- Cosatu called on all workers and South Africans to join the strike on Thursday by withdrawing their labour and staying at home.
- The labour federation said it wanted the reversal of budget cuts that have led to an unacceptable wage freeze in the public service.
- The federation also voiced its support for unions outside of it that were engaged in strikes and negotiations in various sectors.
The Congress of South African Trade Unions (Cosatu) called for organised labour to join in a strike by staying away from work in an effort to apply pressure on government and the private sector to "fix the economic mess that the country finds itself in".
The action coincides with the Global Day for Decent Work, but also comes as South Africa continues to struggle with lacklustre growth, rising unemployment, the throes of the Covid-19 pandemic and the after-effects of July's unrest.
Cosatu, as the labour federation ally of the governing ANC, has also seen its own political challenges in the past decade, including the exodus of some of its largest and most organised unions like the National Union of Metalworkers of South Africa (Numsa).
The labour federation recently held its central committee last month, looking to renew its commitment to workers' rights and a programme to increase recruitment numbers during a period that has been difficult for all unions and labour federations.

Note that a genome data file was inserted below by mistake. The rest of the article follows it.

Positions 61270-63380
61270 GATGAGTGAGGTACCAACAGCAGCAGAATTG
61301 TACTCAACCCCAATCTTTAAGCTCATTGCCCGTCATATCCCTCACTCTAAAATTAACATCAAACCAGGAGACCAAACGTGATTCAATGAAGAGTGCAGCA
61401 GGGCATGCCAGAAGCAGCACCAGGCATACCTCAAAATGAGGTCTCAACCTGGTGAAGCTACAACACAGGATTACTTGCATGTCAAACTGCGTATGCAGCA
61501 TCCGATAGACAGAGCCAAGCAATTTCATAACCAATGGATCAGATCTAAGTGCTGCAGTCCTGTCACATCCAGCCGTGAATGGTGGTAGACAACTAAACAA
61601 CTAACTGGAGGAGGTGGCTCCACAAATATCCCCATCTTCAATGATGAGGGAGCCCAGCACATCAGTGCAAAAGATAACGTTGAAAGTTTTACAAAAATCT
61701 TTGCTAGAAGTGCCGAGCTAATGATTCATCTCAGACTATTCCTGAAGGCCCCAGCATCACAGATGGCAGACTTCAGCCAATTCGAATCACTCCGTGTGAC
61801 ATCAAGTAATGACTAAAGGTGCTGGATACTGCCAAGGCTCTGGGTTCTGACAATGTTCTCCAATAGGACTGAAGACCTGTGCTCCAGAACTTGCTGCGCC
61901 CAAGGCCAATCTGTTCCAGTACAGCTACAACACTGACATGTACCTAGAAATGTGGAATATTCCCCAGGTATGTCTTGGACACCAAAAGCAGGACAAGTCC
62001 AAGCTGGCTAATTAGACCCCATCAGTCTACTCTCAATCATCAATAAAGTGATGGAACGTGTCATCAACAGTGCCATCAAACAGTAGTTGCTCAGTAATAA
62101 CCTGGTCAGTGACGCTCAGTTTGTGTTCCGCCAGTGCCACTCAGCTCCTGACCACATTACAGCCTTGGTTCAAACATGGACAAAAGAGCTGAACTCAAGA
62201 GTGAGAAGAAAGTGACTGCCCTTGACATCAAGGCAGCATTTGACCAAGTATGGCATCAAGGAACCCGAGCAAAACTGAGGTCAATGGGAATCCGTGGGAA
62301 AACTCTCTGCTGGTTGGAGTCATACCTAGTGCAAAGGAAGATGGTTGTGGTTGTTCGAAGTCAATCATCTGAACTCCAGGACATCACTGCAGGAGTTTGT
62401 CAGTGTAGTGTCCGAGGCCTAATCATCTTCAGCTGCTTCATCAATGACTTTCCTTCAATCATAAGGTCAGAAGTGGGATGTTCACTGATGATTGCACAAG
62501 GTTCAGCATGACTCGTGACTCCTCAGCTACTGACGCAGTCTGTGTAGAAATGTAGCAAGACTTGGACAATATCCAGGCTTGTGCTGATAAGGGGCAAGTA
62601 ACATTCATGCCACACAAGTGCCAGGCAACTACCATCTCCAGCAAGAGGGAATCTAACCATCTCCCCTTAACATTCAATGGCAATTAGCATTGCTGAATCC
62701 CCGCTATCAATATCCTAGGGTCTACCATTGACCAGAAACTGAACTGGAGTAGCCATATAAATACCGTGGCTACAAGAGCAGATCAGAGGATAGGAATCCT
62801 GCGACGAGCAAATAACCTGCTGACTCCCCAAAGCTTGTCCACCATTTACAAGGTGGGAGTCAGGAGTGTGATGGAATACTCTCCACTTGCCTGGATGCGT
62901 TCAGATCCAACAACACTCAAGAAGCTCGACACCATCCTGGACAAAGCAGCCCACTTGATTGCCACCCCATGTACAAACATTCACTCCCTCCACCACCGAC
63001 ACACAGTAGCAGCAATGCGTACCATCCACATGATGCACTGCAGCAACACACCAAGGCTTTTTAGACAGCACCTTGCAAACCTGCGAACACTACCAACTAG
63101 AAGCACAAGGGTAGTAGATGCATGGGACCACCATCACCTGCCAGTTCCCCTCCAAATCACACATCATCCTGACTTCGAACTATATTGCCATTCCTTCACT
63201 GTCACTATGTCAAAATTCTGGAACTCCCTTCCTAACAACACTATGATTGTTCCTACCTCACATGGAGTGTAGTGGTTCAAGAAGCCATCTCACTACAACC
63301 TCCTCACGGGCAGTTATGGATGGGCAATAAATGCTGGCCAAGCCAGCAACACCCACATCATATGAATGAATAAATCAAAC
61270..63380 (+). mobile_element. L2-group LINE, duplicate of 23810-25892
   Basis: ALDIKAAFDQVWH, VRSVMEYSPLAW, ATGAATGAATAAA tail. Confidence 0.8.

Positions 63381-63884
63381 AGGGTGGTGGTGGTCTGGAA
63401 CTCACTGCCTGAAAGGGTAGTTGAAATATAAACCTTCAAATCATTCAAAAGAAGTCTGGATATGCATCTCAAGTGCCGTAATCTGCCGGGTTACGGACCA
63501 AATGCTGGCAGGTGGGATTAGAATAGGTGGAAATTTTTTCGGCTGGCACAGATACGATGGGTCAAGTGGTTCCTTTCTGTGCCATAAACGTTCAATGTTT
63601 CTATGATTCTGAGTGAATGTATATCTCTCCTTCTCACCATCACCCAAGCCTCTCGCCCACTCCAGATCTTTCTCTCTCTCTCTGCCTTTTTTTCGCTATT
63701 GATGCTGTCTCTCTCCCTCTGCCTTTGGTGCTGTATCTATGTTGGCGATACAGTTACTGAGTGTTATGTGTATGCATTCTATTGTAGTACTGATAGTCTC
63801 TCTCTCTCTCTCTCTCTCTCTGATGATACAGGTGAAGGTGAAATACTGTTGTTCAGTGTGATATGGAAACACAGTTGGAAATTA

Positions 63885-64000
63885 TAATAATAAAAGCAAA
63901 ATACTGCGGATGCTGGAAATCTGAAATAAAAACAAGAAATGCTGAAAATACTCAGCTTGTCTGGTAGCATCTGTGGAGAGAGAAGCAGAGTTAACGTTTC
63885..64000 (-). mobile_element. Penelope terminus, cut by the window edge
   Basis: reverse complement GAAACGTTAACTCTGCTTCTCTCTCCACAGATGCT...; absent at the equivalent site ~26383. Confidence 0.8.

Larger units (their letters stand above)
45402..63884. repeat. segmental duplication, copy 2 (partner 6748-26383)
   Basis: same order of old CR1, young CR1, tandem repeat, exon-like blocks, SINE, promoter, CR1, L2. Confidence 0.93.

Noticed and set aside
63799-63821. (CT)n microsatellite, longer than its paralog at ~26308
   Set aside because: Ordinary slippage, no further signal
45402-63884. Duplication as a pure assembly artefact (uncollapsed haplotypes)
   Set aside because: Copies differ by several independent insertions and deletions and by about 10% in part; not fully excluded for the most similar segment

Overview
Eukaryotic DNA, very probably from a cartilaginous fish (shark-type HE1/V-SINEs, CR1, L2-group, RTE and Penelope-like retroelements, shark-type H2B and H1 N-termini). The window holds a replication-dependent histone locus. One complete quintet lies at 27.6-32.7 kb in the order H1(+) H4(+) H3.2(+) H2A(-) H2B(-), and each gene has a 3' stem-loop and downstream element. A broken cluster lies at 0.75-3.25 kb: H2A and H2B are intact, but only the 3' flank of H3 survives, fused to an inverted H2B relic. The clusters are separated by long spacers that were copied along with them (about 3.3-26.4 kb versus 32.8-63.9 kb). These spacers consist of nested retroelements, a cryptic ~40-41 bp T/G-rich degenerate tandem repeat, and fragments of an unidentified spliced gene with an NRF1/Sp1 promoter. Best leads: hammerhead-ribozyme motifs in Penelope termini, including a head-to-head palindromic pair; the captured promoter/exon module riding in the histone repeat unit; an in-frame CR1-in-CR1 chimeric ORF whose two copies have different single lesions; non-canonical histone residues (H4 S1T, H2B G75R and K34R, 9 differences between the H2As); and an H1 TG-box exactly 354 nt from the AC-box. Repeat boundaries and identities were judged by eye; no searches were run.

The public service wage talks and the municipal wage talks did not produce the desired results for Cosatu-allied unions. In a statement released on Tuesday, Cosatu called on all workers and South Africans to join the strike on Thursday by withdrawing their labour and staying at home on the day.
"The strike on Thursday is legally protected and is focused on pushing both government and the private sector to act to fix the economic mess that the country finds itself in and take seriously the issues that are affecting workers and South Africans in general," the statement said.
The labour federation said it wanted the reversal of budget cuts that have "led to an unacceptable wage freeze in the public service, the disintegration of the Commission for Conciliation Mediation and Arbitration, and retrenchments in state-owned companies".
"We will also be calling on the private sector to abandon its investment strike that has seen many companies either hoarding or exporting cash out of the country, despite receiving generous incentives to invest back into the economy," the federation said.
Cosatu said that at next month's medium-term budget policy statement, Finance Minister Enoch Godongwana must abandon "current draconian cuts" and move away from the current "neoliberal macroeconomic policy framework".
"It is also disheartening that government is reacting to the Covid-19 inspired economic crisis by going back to the old logic of GEAR (Growth, Employment and Redistribution), in the sense that it is selling some of its state-owned companies like SAA (South African Airways) and unbundling Transnet to prepare for its privatisation," the statement said.
The federation tipped its hat in support to unions like the National Union of Mineworkers, the Association of Mineworkers and Construction Union, Solidarity, UASA and Numsa that are engaged in strikes and negotiations in various sectors.
Get the biggest business stories emailed to you every weekday.
Go to the Fin24 front page.